Rudy Gobert, Paul George Stand in Way of Draymond Green's $235M Extension

Will Gottlieb@@wontgottliebFeatured Columnist IFebruary 22, 2019

Photo by Gene Sweeney Jr./Getty Images

Even in the era of advanced stats, individual defense remains nearly impossible to quantify.

But the exercise is important. The Defensive Player of the Year accolade can have a significant impact on a player's salary—especially if you're Draymond Green and can qualify for a $235 million supermax contract in 2020 by winning this year's Defensive Player of the Year award.

This year's race isn't just a two-man concern, as it's been the past two years with Rudy Gobert and Green in a tier of their own. This season, Paul George has built a case for himself as a premier lockdown defender on the Oklahoma City Thunder's third-ranked defense. He is versatile enough to guard 2 through 4, and his team allows 7.2 more points per 100 possessions without him. 

Comparing apples to apples would make this conversation far easier, but Green and Gobert couldn't be more different in the way they impact the game.

Gobert has the edge in every all-in-one defensive metric. ESPN's Defensive Real Plus-Minus, Box Plus-Minus and Jacob Goldstein's Player Impact Plus-Minus all rank Gobert ahead of Green and George.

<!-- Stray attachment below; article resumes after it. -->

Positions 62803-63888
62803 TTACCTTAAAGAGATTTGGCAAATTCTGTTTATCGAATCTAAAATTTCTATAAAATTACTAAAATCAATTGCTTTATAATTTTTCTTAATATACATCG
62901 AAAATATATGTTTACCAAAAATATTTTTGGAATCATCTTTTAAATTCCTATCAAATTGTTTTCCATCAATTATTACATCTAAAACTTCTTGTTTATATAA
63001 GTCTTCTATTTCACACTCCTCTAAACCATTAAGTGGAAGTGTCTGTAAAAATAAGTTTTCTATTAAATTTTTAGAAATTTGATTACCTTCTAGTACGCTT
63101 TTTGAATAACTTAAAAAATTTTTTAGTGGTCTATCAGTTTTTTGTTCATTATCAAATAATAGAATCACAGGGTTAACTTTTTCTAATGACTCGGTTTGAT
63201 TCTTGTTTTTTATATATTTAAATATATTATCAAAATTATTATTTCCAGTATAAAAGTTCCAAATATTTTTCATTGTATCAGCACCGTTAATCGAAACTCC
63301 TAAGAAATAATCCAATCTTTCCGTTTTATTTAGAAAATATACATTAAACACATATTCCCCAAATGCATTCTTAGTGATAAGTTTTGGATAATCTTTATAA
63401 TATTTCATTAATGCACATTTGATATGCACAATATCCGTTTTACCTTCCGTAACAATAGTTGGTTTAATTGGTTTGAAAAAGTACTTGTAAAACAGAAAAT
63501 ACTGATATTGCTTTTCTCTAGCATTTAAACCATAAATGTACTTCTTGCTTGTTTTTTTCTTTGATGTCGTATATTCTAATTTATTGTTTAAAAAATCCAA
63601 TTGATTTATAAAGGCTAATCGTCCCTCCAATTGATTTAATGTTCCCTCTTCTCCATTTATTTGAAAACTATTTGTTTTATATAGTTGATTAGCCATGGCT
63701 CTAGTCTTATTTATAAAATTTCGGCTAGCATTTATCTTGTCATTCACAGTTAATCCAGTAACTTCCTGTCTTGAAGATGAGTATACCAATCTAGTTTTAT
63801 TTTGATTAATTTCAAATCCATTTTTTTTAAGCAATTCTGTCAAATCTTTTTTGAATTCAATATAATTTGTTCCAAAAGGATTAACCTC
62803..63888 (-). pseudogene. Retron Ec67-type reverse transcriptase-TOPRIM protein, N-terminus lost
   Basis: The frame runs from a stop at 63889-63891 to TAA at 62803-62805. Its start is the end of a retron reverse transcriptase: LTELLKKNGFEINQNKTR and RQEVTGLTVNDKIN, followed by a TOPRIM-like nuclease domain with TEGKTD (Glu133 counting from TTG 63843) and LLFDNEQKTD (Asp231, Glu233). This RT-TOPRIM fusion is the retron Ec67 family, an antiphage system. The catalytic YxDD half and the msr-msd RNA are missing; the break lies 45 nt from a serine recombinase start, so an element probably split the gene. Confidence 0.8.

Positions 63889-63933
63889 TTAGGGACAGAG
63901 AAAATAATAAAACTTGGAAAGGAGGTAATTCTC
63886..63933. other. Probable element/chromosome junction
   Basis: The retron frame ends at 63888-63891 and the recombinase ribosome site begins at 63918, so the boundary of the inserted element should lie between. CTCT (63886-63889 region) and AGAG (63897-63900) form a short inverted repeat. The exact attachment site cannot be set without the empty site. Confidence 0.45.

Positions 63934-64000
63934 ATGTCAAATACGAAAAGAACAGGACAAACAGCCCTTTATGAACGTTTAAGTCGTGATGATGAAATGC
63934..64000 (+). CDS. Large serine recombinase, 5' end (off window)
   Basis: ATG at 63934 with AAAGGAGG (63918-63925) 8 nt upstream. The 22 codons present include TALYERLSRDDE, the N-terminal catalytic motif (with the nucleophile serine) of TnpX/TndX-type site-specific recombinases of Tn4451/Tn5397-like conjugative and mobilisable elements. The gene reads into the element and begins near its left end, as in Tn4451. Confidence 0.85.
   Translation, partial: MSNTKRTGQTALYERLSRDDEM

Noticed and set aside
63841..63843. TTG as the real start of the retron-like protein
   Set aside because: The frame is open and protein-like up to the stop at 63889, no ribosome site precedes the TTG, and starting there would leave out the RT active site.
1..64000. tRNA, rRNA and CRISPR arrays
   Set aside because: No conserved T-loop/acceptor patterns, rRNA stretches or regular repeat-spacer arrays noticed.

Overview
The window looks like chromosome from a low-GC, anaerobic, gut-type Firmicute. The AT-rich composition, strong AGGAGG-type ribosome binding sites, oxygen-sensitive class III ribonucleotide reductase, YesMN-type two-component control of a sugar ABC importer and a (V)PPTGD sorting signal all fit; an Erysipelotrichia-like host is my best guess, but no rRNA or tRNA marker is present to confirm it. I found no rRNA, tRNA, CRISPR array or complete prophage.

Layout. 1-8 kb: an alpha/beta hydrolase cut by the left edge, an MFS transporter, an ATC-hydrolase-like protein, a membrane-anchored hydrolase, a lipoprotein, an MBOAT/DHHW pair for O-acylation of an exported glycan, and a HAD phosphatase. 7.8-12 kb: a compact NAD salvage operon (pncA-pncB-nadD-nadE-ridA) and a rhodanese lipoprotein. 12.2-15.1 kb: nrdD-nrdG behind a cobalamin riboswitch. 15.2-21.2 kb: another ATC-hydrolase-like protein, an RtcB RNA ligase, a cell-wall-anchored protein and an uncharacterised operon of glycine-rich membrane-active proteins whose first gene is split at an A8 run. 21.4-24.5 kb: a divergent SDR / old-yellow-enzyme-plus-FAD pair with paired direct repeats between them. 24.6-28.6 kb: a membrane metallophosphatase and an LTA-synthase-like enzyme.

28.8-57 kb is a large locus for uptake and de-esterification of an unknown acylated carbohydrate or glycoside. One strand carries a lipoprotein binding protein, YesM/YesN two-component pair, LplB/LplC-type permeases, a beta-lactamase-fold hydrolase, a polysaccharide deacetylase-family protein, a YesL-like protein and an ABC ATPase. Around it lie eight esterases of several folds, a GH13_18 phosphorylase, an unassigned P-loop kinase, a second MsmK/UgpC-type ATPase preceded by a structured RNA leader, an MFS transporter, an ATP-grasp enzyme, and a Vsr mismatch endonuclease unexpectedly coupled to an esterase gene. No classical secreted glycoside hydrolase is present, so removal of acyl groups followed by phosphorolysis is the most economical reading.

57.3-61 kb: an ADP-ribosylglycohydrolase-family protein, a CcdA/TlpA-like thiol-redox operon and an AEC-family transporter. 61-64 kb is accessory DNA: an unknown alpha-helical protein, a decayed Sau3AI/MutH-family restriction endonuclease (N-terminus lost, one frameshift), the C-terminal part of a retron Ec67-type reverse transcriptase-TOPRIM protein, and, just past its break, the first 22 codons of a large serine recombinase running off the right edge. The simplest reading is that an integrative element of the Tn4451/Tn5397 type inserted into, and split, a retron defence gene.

Gobert blocks shots at the highest rate. Green and George get more steals and deflections and contest more threes per game. The all-in-one stats don't like George quite as much as the two bigs, but he's had the most dramatic impact on his team's defensive success. Green isn't as elite in post or perimeter defense, but he may be the perfect combination of the two.

Green vs. Gobert vs. George Defensive Stats
Green vs. Gobert vs. George Defensive StatsWill Gottlieb

Those stats are a helpful starting point, but comparing the three does not solely come down to the eye test against analytics. Since Green, George and Gobert all have such different jobs, both the eye test and analytics must be taken into account.

"Well, Rudy is more of an old-school defender, protecting the paint and protecting the rim and dominating with his shot-blocking and his presence," Warriors head coach Steve Kerr said. "Draymond is more modern-day, just covering the entire floor: pick-and-roll, switching and guarding point guards and then getting back to the rim. Both tremendous defenders obviously, they just go about it in different ways."